- Maintain eye contact and slowly back away toward a building, vehicle, or busy area.
- Protect small children so they won’t panic and run.
- Fight back if attacked. Many potential victims have fought back successfully with rocks, sticks, caps, jackets, garden tools, their bare hands, and even mountain bikes. Since a mountain lion usually tries to bite the head or neck, try to remain standing and face the animal.
Report all mountain lion attacks to 911. All mountain lion encounters and attacks, sightings in urban areas, property damage due to mountain lions or possession of a live mountain lion should also be reported to your local Arizona Game and Fish Department office (8 a.m. to 5 p.m., Monday - Friday excluding holidays). After hours and weekends, a radio dispatcher is available at (623) 236-7201.
If you live in mountain lion country,
- Hike or walk in groups.
- Make noise when you’re outside.
- Closely supervise children whenever they play outdoors, especially in rugged country between dusk and dawn. Talk with children about mountain lions and teach them what to do if they encounter one.
- Keep dogs, cats, poultry, sheep, goats, rabbits, rodents and other domestic animals indoors or in a secure enclosure with a sturdy roof. Always walk pets on a leash. Roaming pets are easy prey for hungry mountain lions and coyotes. Do not feed pets outside and keep their food inside; the food can attract javelina and other mountain lion prey.
- Avoid feeding wildlife. By feeding deer, javelina, or other wildlife in your yard, you may inadvertently attract mountain lions, which prey upon them.
- Trim landscaping around your home. Remove dense and low-lying vegetation that can provide good hiding places for mountain lions and coyotes, especially around children’s play areas.
- Install outdoor lighting. Keep the house perimeter well lit at night, especially along walkways, to keep any approaching lions visible.
Remember that mountain lion removal is usually a last resort. Relocation is not a viable option because it often ends in the severe injury or death of one or both lions in that territory.
It is important to keep wildlife wild and remove whatever is attracting mountain lions. If people are regularly seeing a lion in a particular area, it may mean the lion represents a public safety risk. In some cases, the department may remove a lion that presents an imminent threat to human safety. A person may only harm a lion in self-defense or to defend another person (but see “Laws and Policies” section, below).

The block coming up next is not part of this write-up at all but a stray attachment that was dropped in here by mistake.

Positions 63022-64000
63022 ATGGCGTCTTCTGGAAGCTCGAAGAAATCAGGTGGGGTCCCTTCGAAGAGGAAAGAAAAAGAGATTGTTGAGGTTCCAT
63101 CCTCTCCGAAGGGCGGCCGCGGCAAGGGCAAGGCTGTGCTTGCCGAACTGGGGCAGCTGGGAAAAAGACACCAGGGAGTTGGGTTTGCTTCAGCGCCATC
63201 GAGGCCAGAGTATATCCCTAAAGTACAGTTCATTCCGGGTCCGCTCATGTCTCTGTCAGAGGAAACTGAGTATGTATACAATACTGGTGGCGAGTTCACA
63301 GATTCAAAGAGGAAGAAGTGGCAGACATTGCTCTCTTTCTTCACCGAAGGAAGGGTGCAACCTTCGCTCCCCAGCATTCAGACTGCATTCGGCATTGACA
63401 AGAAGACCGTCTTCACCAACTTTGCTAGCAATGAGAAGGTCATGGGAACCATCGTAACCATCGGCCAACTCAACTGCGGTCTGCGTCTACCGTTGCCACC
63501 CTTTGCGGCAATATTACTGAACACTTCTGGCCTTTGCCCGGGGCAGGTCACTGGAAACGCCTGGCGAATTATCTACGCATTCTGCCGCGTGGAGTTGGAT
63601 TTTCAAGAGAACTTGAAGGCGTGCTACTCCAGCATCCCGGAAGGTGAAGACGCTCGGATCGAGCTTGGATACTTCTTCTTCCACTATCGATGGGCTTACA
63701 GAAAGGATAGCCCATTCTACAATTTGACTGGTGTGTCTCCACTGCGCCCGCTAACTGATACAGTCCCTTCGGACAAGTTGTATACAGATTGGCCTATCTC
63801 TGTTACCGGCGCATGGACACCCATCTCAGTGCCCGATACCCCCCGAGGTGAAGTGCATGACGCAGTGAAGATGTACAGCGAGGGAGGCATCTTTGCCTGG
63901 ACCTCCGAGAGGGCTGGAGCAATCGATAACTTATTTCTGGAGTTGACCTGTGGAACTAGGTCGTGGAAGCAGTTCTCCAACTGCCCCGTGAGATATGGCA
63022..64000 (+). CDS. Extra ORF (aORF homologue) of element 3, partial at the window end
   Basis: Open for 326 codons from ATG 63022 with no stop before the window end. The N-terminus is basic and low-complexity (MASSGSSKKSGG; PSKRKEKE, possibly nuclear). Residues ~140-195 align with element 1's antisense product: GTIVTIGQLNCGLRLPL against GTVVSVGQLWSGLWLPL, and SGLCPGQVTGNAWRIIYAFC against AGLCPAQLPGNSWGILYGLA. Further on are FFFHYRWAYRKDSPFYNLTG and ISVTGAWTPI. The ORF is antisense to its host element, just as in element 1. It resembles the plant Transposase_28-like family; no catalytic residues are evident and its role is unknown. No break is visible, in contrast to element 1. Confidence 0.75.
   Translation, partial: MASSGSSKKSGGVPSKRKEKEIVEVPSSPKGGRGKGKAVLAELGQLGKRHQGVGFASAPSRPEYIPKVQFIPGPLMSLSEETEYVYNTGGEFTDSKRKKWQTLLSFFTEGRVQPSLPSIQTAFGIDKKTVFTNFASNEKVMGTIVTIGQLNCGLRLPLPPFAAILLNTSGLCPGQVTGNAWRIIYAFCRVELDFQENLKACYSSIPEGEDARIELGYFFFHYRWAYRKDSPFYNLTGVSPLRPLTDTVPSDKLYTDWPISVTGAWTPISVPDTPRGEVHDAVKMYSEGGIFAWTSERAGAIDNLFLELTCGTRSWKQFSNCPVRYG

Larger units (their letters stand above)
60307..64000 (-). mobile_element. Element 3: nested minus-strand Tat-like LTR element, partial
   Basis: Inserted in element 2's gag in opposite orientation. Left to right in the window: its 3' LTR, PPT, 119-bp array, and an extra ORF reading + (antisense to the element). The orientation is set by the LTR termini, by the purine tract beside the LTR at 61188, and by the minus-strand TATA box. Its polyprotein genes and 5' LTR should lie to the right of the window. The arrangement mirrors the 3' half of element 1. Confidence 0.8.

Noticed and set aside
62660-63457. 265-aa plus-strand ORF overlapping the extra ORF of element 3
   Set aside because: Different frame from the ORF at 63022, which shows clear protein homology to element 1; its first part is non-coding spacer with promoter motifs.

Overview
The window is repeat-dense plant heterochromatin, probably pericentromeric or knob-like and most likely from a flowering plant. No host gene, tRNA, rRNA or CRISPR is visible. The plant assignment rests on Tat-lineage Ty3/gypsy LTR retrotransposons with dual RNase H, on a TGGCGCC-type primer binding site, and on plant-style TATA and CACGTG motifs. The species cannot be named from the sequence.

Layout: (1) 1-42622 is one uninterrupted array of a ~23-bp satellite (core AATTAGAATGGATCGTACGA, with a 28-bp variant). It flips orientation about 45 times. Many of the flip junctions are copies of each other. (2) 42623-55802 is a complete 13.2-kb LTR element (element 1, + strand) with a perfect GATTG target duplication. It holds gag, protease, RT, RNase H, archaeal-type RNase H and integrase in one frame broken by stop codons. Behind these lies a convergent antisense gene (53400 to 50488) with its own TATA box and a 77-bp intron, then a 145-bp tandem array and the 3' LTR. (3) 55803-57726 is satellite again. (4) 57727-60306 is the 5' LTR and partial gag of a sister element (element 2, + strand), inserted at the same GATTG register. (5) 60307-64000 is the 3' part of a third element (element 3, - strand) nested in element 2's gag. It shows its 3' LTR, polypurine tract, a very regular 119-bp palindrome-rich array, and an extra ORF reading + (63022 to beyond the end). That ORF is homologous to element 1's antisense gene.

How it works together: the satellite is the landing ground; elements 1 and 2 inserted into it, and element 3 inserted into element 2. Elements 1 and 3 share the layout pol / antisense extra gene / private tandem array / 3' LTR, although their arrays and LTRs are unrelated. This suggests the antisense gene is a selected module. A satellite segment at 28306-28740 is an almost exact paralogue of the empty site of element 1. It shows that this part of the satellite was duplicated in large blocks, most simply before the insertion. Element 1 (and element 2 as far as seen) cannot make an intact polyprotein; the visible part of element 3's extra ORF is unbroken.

To prevent further problems:
- Avoid using rodent poisons, which may poison mountain lions, as well as other animals.
- Close or patch-up any potential mountain lion shelter.
- Try using bright lights, flashing white lights, blaring music, barking dogs, and changes in the placement of scarecrow objects to temporarily repel mountain lions. Sprinklers and commercial motion-activated inflatable scarecrows startle animals when activated.
- Always work with your neighbors for a consistent solution.
Possible Health Concerns
Rabies - Symptoms of rabies can include foaming at the mouth, staggering, circling, and/or fearful, paralyzed, and lethargic behavior. If you see any wild animal with symptoms of rabies, call 911 or your local Game and Fish office immediately. Anyone bitten by a mountain lion must immediately seek medical attention for rabies shots unless the biting animal can be captured and tested for rabies. Notify the Arizona Game and Fish Department and your local health department immediately if any physical contact with a mountain lion occurs.
Mountain lions are at risk of getting a variety of diseases, including those common to house cats, but little is known about their rates of illness. They are also subject to death by secondary poisoning from common rodent poisons that contain blood anticoagulants.
- Mountain lions are classified as big game. A valid hunting license is required except in the case of depredation (killing of livestock) (ARS-17-302 and 17-239). See Arizona Game and Fish Department Hunting Regulations [PDF, 3.25mb].
- The possession of a live mountain lion is illegal without Department approval and permit.
- State law prohibits discharging a firearm within a quarter-mile of an occupied farmhouse or other residence, cabin, lodge, or building while taking wildlife without permission of owner or resident.
- Check your local city ordinances, but most cities ban shooting firearms within city limits. Some cities ban the use of slingshots, BB guns, air guns, or bows.
Updated Dec 2011/LL